Sunday, November 28, 2010
"Cooking Up Trouble" by Joanne Pence features Angie Amalfie, cook and part-time journalist hired, in this book, to develop a menu for an inn slated to open in northern California. The menu is heavy on soy and light to non-existent on flavor but the protagonist is not discouraged mainly since her gorgeous, police officer boyfriend, Paavo, has agreed to spend the week with her at the inn.
From day one, people start dying or disappearing, weather strands the chef, her boyfriend, and an assorted assemblage of prospective owners on top of a mountain. Add to that secret passages, mysterious people, ghosts, unbelievable love interests, occasional menus, and of course, hostile neighbors and romance mystery emerges.
The resemblance to "And Then There Were Non" a movie based on Agatha Christie's novel, "10 Little Indians" becomes obvious at the beginning with even Angie mentioning it by the middle of the book. Some characters were very well drawn, interestingly not the main ones. There was more than one mystery happening and all were resolved by the end. Some situations portrayed were pretty unbelievable (not just the ghosts).
This was an easy read. This is the third book in this series so although the series did not grab my interest it has undoubtedly been possible with other readers. The series itself has received the independent Booksellers Golden Scroll Award while individual books have received a variety of awards. All these accolades make me think that I will try another of these books. Joanne Pence, according to her website, is NOT a gourmet cook, but she is a former journalist and employee of the federal government. The series continues to grow every year. I found my copy in paperback at the Thompson Public Library so it is available through bibliomation as well as from Amazon.com.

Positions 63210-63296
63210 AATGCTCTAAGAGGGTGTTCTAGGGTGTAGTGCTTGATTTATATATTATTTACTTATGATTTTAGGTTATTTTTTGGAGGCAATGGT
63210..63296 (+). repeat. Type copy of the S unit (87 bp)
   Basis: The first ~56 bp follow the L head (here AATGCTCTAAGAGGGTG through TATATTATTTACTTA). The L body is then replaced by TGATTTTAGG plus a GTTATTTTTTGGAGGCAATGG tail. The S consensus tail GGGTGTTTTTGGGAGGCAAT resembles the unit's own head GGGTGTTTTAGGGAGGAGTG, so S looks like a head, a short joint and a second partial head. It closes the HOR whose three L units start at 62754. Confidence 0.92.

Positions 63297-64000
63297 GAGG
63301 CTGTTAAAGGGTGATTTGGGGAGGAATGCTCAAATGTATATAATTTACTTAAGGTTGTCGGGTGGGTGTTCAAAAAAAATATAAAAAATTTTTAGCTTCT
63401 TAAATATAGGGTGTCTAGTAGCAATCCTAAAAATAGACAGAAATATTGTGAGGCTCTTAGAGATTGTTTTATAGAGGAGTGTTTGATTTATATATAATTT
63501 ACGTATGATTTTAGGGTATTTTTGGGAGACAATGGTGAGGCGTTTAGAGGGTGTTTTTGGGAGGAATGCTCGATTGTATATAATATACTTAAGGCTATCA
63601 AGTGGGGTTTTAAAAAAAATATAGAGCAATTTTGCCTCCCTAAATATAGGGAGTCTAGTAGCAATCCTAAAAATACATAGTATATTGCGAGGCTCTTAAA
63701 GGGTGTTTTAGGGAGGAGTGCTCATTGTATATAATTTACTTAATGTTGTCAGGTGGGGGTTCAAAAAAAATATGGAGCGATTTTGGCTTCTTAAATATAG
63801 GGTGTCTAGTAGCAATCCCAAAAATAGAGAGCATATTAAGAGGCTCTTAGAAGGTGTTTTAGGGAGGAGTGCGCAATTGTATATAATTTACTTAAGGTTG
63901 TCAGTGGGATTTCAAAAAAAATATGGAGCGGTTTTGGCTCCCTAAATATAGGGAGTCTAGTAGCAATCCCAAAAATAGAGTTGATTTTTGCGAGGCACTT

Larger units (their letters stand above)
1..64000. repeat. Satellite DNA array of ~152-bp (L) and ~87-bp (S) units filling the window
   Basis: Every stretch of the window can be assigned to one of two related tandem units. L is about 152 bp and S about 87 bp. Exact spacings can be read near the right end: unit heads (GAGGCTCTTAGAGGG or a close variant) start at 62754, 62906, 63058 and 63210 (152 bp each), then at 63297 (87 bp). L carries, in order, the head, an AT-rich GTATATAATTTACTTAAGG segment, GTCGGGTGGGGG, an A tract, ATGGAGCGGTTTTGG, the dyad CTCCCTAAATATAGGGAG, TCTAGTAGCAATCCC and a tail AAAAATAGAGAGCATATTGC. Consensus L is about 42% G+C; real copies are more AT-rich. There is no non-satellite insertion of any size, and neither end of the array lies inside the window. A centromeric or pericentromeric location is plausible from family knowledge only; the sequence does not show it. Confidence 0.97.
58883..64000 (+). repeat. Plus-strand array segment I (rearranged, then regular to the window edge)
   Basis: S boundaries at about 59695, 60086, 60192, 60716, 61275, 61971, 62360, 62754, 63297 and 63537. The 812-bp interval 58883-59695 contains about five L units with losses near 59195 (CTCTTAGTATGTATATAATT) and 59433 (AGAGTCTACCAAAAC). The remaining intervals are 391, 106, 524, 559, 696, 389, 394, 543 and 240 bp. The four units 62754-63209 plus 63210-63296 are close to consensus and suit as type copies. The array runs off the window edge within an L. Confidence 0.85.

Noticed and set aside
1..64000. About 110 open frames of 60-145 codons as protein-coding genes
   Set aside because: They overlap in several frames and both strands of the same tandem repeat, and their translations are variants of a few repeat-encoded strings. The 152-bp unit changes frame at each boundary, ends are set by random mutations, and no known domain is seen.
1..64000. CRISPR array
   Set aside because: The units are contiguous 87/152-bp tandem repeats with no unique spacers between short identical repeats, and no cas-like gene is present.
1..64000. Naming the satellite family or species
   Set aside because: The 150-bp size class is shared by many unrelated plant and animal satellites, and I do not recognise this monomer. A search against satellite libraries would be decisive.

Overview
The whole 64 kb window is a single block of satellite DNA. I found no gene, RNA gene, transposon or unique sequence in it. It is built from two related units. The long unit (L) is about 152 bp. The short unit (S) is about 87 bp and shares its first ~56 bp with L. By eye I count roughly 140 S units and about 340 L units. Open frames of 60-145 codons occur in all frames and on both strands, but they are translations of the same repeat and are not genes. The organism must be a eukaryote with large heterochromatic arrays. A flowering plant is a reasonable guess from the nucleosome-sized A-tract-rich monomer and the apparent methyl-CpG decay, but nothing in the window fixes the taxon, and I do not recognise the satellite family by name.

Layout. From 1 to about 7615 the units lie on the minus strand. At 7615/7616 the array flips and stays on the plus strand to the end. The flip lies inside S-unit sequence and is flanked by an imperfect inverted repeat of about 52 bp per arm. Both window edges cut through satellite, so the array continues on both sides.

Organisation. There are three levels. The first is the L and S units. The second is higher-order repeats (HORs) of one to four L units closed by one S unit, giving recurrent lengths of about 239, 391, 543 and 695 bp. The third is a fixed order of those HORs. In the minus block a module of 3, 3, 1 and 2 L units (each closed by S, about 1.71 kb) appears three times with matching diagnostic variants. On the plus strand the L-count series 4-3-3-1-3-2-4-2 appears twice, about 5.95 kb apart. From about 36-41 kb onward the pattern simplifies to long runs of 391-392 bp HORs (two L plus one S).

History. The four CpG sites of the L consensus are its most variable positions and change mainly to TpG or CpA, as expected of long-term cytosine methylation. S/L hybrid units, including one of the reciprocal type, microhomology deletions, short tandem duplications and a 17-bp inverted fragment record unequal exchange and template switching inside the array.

Meeting Frank Cole, a bankrupt techie, trying to evade his creditors while working as a fact checker and taxi dispatcher, was like meeting a neighbor. Cole is so absolutely real in his doubts, fears, and life issues that I couldn't help but route (no pun intended)for him from the opening sentence.
Equally real were his fellow taxi drivers. I kept expecting the description of the owner to match that of Danny DaVito , but it didn't. The remaining characters were as diverse and interesting as could possibly be brought together.
The Florida Panhandle comes to life in O'Neil's descriptions of not only the weather but the attitudes of various characters. Cole lives in Exile, Fla. which is an effective double meaning if there ever was one.
And then there is the plot!! Never before have I seen the the idea of using a number of matrices to line up clues and figure out what is happening. But, it made perfect sense - it wasn't perfectly foolproof but certainly helped. Using both insightful and less than motivated police officers kept the book evenly paced.
O'Neil has three books in this series about Frank Cole. "Reduced Circumstances" is the second. As soon as I finished I was off to the Thompson Public Library to take our "Murder in Exile" which should indicate how much I enjoyed this book. "Murder in Exile" was an excellent mechanism to use to get thoroughly educated about Cole's background and issues as well as meet some of the ongoing characters. I plan to move on to the third book as soon as time allows.
O'Neil is a Massachusetts native, a graduate of West Point with a masters in international affairs from the Fletcher School of Diplomacy. He won the St. Martin's Press "Malice Domestic" Writing Competition in 2005. In addition to the Frank Cole series he has published two anthologies.
Wednesday, November 3, 2010
If you are a fan of historical novels, set your sights on this series. Sugawara Akitada is an 11th century Japanese sleuth set in a period of rustic adventures, political intrigue of the Heian Period , as well as a time of brutality. Don't let these descriptors throw you. This is a brilliant series with a surprisingly likeable main character. This is the fourth in the Akitada series and the character poses as a prisoner to find out who killed the son of a governor. So as you can imagine in a time of primitive technology, that the sleuth must use brain as well as brawn, and a sharp cunning to solve the crime. This is an exotic world and Parker is a brilliant writer. You feel the waves in the prison ship, you image the unbearable taste of the daily gruel and imagery of a period in Japanese history that is well researched. The author I. J. Parker has a great web site that let's you into the world of that period of history. Originally a short story writer Parker turned Akitada into a profitable and likeable series that now spans several books. I highly recommend this series. I tend to read contemporary novels but found this author by 'accident' a couple years ago and I am a complete devotee. For an unusual sleuth, setting, and crime solver, try Sugawara Akitada. He and his author Ms. Parker will not dissappoint you.